An outraged man complained to the Times in 1893 about the injustice of it all. It is “not a Santa Ana wind any more than a Los Angeles, San Bernardino, Riverside, or San Diego wind,” he preached; to call that is “a gross injustice”.

The official Santa Ana could never nail that name in a coffin and bury it. The name was even reinforced in 1901 after a Christmas Eve windstorm wreaked such havoc that an Associated Press reporter dubbed it on national news by the name “Santa Ana Winds.”

The poor Chamber of Commerce; A few years later, and again six decades later, the weather bureau confirmed and confirmed that “Santa Ana” was the approved name. Santa Ana Mayor Allen Hall asked for mercy from the US Weather Bureau, which relentlessly replied, “The name is officially used by the office.”

It still is. Twitter invites you to follow the government’s @ sawti_forecast account, the Santa Ana Wildfire Threat Index.

It was never a bell that couldn’t be rung; the name is too exotic and unique. Polish opera actress Helena Modjeska founded a 19th century utopian colony in Anaheim. In her autobiography from 1910, she wrote of the Santa Ana wind that “his breath dries out plants, gives people headaches and throws them down … he uproots trees, pulls them down Roofs down and devastated fields. “

Hip Tip: Don’t think that showing yourself an Angeleno insider by calling them “Santanas”. They are not “Santanas”, even if Spanish speakers “Santa” and “Ana” can combine to form “Santana”. (The Times took editorial license in 1882 when it said that the Democrats were in Santa Ana to unleash a “Santana” cyclone of political bombast on the city.)

“Santana” does not mean “devil wind” in Spanish either. “Satan” in Spanish is “Satanás”. Volkswagen has named a number of its cars “Santana” and its market research department has certainly been careful enough not to let any brands with satanic connections roll off the assembly line.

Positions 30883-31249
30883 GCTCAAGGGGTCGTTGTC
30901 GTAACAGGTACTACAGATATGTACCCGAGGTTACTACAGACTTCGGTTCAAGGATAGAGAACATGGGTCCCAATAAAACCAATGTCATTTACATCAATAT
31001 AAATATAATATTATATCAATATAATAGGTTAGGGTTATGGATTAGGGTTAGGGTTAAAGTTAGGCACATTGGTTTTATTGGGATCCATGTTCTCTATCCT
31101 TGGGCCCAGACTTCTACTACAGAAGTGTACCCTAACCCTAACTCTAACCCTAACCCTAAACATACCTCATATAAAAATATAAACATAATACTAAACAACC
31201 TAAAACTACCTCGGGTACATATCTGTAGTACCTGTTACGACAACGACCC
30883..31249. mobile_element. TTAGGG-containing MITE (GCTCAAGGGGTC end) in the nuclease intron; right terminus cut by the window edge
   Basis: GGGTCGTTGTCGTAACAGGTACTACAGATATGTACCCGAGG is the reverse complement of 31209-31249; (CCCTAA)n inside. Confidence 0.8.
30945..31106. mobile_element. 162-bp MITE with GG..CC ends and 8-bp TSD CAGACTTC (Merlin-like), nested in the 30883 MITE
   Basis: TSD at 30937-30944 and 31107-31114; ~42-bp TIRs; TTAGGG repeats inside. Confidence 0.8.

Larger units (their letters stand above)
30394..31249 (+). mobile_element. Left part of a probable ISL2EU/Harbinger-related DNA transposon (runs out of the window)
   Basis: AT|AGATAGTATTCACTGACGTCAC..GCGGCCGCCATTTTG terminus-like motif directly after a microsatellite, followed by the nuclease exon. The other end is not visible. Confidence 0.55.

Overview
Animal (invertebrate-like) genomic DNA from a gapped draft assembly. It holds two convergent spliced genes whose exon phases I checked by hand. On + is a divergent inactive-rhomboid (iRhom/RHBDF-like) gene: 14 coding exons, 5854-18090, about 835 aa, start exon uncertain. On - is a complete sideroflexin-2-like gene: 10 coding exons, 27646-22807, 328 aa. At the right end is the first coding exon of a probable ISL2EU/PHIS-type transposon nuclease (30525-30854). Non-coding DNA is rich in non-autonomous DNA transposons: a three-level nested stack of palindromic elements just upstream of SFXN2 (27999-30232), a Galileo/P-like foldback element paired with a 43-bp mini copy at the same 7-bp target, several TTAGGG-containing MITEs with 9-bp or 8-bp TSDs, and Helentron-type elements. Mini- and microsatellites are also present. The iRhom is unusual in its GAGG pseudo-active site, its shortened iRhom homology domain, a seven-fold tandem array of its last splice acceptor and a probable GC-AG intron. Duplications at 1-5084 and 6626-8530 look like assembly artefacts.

An Orange County historian named Chris Jepsen unearthed the nugget that a Santa Ana man named Cotton Mather argued strongly in 1922 that “Santana” was a Native American word for storm. Nonsense, say the linguists. (Orange County’s Cotton Mather was named after the Puritan preacher Cotton Mather, who paradoxically hunted witches and also advocated smallpox vaccinations.)

And as mighty as the Chamber of Commerce tried to shift the blame elsewhere, the winds aren’t twice as high: “Santa Annas”, named after the legendary Mexican general, supposedly because of the dust raised by his cavalry – a cavalry that, by the way never driven anywhere in California.

Much more plausible than these fanciful stories is the useful nomenclature of geography, like the story told to the Times in 1933 by a priest from the San Juan Capistrano Mission. The reporter was likely assigned the story because Santa Anas hit 60 mph in 1933, crashing boats, uncovering buildings, and moving about 14 million tons of dust.

A parishioner named Magdalena Murrillo, who was born at her family’s Rancho Las Bolsas just before California became a state, in 1850, recalled that during the Santa Ana season, her family never cooked over the fire, but rather the meals ate cold, for fear of fleeting embers, and that the winds would stir up “una polvareda grande”, a hellish dust storm. In one of them an uncle had been swallowed by her.

“Santa Ana” joins a long list of names for strange and disturbing winds around the world: Khamsin, Harmattan, Ghibli and Sirocco … Chubasco, Zonda and Tehuantepec … Föhn and Simoom, a word loved by James Joyce, and for mine Dough the even more splendidly named Williwaw.

We have no choice but to live with the Santa Anas, their dangers and their sizzling intensity. So come up with a few personal mythologies, like the Santa Ana who was so strong she tore your angel hat off and blown it all the way to Surf City. Or the Santa Ana wind, which was so hot it would air-fry a Thanksgiving turkey on the kitchen counter.

Or you could master a karaoke version of Eric Michael Roy and “Santa Ana Winds” from the vanished but popular TV show “Crazy Ex-Girlfriend” set in the windy town of West Covina:

“Hello, it’s me / I’m the Santa Ana Wind / I cause allergies / I do things weird too.”